How are investors reacting to the devaluation of the dollar, and how does digital currency like Bitcoin compare to owning physical gold?
People do see what's happening, If you ask me, that's the whole reason behind Bitcoin. Bitcoin to me is like grasping at tulip bulbs. It's a grasp people realize there's something wrong and they want to grasp for something different, but I don't think they necessarily know what to grasp for. An electronic blip, to me, is just complete and utter nonsense. It's funny, I was teaching a class and I had a young man in the room he had several PhD degrees. He was a defender of Bitcoin. We had started a conversation and I said, "What's the attraction for Bitcoin for you?" He said, "Well, based on the computer algorithm it's based on, you can only have so much of it and since there's only so much of it that really limits it's value. Meaning the ability to inflate away its value, governments can't do that." I said, "Well, that's true, for the algorithm for Bitcoin, but that doesn't stop anybody from starting Tripcoin and Quadcoin and a thousand different electronic currencies. That's where the inflation in electronic currencies will come from." So if it's an electronic blip, we can create an unlimited number of them.
Again, the thing about gold is... it's limited in supply. If you look into the total amount that's been mined since the beginning of time, or recorded time, and man has been looking for it everywhere they've gone. You have between 1 and 2 ounces per person. That's how much gold that exists. The reason the range is so wide between 1 and 2 ounces, so many people transfer gold privately, from one generation to the next as a security blanket. So when you have 1-2 ounces per person, that's very limited in supply. The mining activity can only add about 2% a year. The population is growing at around 3% a year. So the reality is that the population is increasing faster than the gold supply and by its very nature limited.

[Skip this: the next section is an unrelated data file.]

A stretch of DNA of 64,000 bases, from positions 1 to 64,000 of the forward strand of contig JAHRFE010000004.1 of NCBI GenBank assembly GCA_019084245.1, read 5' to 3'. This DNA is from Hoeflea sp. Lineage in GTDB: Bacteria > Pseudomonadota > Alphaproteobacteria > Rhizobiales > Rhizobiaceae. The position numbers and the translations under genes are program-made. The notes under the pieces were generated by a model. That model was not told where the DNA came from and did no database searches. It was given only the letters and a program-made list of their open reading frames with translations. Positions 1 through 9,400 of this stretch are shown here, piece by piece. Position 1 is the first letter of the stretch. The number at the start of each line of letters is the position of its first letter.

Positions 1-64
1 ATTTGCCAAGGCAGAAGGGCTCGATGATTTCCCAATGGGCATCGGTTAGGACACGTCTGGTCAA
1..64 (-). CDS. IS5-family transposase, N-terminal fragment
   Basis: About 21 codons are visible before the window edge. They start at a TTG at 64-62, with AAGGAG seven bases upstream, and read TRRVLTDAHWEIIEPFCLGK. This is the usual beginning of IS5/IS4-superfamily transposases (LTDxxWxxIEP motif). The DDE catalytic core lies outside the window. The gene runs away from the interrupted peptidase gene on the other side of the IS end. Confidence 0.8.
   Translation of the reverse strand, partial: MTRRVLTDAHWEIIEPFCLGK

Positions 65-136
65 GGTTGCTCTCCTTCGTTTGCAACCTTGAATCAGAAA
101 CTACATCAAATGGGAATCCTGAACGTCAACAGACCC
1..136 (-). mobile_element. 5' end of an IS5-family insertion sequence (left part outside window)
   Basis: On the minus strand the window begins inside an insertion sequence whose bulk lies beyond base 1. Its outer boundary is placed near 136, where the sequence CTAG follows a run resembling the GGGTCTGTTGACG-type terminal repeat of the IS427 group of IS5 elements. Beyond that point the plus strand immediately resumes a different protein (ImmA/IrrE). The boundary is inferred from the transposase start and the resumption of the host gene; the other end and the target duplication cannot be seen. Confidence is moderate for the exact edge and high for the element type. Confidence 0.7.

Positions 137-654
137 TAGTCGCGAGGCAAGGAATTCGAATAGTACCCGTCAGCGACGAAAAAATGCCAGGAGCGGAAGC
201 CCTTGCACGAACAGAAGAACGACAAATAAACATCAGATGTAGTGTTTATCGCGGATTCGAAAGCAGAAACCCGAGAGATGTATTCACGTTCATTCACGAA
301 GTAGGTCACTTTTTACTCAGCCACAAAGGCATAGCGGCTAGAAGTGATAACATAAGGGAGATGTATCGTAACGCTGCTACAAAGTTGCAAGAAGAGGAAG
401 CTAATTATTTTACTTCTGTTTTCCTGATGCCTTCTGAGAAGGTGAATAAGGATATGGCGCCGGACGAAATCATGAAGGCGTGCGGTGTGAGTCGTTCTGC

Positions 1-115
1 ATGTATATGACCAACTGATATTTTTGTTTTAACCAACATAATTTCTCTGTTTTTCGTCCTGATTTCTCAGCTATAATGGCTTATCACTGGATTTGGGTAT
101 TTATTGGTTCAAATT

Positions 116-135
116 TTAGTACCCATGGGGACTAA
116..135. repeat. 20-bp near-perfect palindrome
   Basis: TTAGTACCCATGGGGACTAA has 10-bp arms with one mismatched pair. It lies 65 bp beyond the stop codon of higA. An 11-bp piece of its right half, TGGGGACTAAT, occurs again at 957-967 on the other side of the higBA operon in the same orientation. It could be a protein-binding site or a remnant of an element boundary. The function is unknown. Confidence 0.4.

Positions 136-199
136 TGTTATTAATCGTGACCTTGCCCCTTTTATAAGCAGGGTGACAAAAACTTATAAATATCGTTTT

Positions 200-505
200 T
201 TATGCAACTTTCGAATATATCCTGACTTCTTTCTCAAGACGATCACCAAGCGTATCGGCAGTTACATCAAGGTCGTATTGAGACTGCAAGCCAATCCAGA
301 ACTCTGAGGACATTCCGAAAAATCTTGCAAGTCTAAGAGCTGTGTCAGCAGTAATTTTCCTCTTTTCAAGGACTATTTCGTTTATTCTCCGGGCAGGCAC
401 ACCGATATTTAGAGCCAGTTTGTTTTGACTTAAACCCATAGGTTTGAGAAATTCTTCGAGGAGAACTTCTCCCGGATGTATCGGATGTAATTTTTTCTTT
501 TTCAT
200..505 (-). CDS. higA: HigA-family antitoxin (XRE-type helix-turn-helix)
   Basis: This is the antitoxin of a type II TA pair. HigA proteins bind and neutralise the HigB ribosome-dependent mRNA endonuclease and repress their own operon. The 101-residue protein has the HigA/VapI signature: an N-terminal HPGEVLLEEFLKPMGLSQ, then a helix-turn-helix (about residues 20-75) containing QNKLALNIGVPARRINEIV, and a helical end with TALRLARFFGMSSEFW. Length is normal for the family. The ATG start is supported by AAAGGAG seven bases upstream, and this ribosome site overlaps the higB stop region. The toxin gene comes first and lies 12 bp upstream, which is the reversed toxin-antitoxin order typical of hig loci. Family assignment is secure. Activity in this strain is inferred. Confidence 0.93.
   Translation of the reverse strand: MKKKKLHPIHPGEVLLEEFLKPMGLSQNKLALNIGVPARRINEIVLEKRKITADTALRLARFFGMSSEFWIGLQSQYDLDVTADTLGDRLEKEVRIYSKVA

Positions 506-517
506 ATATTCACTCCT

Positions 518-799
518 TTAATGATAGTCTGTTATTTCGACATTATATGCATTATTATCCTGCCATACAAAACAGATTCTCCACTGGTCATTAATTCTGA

I don't know how many people watching this have seen some of the gold shows, but between "Gold Rush" and "Bering Sea Gold", what people go through in order to get gold. I mean going into the Guyana Rainforest--It's 110 degrees with 99% humidity and full of poisonous snakes or diving in sub-freezing waters up in the Bering Sea. You're lucky, all you have to do is write a check and you can get gold. It's so much easier way to get it. People go to great lengths to get it. Again, it's one of those things that the day will come when you'll either have it or you don't. Now I don't mean gold is your only source. There's also farmland as far as answers, there's other hard assets, but they're not portable. You can buy farmland, but you can't take it with you. They can raise the taxes on that farm until it simply becomes unprofitable. You just never can be sure what's going to happen in a particular country and when you're going to want at some point leave and take your wealth with you. You can't take land with you; you can't take forests with you. Mike Bloomberg, the Mayor of New York, summed it up pretty well. The New York legislature was planning on putting a tax on hedge funds. He said, "What are you crazy? If you put a tax on hedge funds, they'll just move across the river to New Jersey. You have to tax things that can't move." That's why around the world today; mines are being shut down right and left, because a company will invest sometimes billions of dollars. Then the government in that country will come around and say, "We're raising our royalty to double or triple what we originally told you." That's their profit margin and they end up shutting it down.
So, I think we're going to see less and less gold coming into the market, a greater and greater demand. Supply and demand is the first law of economics, at some point the price will explode. Again when that happens, it's too late, you won't be able to get it, and no one is going to sell it to you.